What can we learn from a flag?
If this is the flag of the Navajo nation and you are in Alex gatewood‘s at the TsÃ©hootsooÃ Primary Learning Center in Window Rock, you can learn about climate change, the history and culture of the tribe, and the importance of trees, and you can learn how to put that knowledge to good use by outside the classroom.
He showed a photo of the flag, which includes the sacred DinÃ© mountains, their lands, a Hogan, coal, a rainbow, oil, ponderosa pines, and the sun. Each has become a topic of discussion about the value of DinÃ© and how some of them might change in the future in response to climate change.
âI was trying to teach kids to see these elements and start thinking about what they should be doing at their age and as they move up through elementary, middle and high school,â he said. declared. “I want to give students a mindset to start thinking about it so that as they get older they can be the solution to climate change.”
Gatewood, who is a member of the NAU’s DinÃ© Institute for Navajo Nation Educators (DINÃ), was one of a few dozen educators who showcased their innovative indigenous-centric program at the fourth annual showcase and open house that was held on December 4 at the Flagstaff campus. .
The showcase, which brought together more than 100 educators who are part of DINÃ and the Indigenous Early Childhood Educators (IECE) Fellowship, offers educators the opportunity to discuss culturally relevant teaching in Indigenous communities. and celebrate all of their hard work and creativity in the classroom. .
“The showcase allows teachers to see the incredible work their colleagues have done, and it inspires them to think about how they can develop a curriculum that is both culturally relevant and academically rigorous,” said Angelina Castagno, DINÃ director and teacher of leadership and educational foundations. âTeachers are such important community leaders, but they are not always treated with the respect they and their profession deserve. DINÃ, IECE and all of our programs through the Institute for Native-Serving Educators seek to elevate the expertise of teachers and celebrate their efforts to tap into cultures, knowledge, histories and languages. native people to connect with students.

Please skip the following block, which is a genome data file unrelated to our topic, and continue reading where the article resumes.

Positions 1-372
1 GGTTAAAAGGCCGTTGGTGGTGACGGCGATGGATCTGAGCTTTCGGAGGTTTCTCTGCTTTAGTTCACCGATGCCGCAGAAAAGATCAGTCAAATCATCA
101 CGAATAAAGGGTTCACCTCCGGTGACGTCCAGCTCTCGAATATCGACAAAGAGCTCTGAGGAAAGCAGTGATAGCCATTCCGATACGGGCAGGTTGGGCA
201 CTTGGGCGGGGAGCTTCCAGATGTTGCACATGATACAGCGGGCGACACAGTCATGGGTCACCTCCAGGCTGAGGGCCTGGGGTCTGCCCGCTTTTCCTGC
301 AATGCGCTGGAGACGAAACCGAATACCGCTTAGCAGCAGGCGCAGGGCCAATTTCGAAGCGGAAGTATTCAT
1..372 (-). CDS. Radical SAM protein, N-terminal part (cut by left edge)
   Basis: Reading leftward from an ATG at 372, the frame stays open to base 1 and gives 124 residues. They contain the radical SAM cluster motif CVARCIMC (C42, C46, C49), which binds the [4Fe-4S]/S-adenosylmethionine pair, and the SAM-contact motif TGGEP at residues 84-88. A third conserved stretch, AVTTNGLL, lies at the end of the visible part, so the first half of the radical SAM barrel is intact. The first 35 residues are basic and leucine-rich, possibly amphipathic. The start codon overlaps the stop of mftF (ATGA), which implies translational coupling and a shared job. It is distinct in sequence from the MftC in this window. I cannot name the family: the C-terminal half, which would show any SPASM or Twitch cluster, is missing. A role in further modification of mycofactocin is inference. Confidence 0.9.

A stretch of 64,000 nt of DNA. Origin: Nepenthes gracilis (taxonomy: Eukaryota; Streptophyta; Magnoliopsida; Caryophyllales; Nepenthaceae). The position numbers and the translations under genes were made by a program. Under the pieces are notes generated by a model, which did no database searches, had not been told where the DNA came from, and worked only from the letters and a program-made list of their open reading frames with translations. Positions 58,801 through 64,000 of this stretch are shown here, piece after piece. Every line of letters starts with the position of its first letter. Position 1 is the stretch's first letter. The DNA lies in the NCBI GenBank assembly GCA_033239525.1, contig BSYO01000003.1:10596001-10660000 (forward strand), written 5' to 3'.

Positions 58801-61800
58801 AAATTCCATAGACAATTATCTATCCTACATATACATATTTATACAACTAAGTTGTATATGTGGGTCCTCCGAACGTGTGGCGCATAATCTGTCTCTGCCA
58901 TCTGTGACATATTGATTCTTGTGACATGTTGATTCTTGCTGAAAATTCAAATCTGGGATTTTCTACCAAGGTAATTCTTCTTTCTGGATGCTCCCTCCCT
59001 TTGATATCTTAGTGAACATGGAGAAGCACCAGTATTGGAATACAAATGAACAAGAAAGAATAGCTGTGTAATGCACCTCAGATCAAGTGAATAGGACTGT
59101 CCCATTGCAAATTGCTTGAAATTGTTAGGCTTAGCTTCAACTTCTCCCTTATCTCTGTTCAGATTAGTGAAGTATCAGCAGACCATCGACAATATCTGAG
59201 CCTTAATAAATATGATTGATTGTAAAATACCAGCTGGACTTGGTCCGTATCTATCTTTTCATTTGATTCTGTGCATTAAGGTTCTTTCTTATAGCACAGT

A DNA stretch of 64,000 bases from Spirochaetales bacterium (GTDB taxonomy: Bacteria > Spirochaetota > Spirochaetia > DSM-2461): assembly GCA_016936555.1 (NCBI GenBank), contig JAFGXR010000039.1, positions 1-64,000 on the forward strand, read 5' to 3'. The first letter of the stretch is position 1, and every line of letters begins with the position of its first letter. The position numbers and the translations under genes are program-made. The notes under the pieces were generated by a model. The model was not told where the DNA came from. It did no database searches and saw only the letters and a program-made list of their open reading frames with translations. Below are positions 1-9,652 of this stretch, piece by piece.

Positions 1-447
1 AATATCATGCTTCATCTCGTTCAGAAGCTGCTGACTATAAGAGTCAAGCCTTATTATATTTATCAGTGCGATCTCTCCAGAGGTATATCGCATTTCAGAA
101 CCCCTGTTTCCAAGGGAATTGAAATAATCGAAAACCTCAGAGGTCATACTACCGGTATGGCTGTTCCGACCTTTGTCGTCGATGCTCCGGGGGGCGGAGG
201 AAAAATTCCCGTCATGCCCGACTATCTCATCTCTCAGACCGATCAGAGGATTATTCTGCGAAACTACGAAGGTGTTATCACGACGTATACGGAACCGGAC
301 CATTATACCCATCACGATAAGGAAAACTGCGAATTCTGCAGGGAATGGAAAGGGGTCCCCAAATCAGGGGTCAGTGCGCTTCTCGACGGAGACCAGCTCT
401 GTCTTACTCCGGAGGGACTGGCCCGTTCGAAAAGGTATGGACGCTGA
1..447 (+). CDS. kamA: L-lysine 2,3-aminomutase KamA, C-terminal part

Launched in 2018, DINÃ is a Yale University-supported partnership between the NAU and Navajo Nation and neighboring schools. This is Yale’s first partnership serving rural communities or working with a tribal nation. DINÃ’s mission is to strengthen education in K-12 schools that serve Navajo students by engaging educators in long-term professional development seminars to increase content awareness, curriculum development , leadership skills and the ability to deliver cultural lessons. The IECE program was launched this year to provide a similar model of professional development for preschool teachers serving Indigenous students.
âEmpowering teachers to be successful and integrate culture into classrooms helps improve the inequitable educational outcomes that Indigenous students face due to a history of colonization and assimilation,â Castagno said.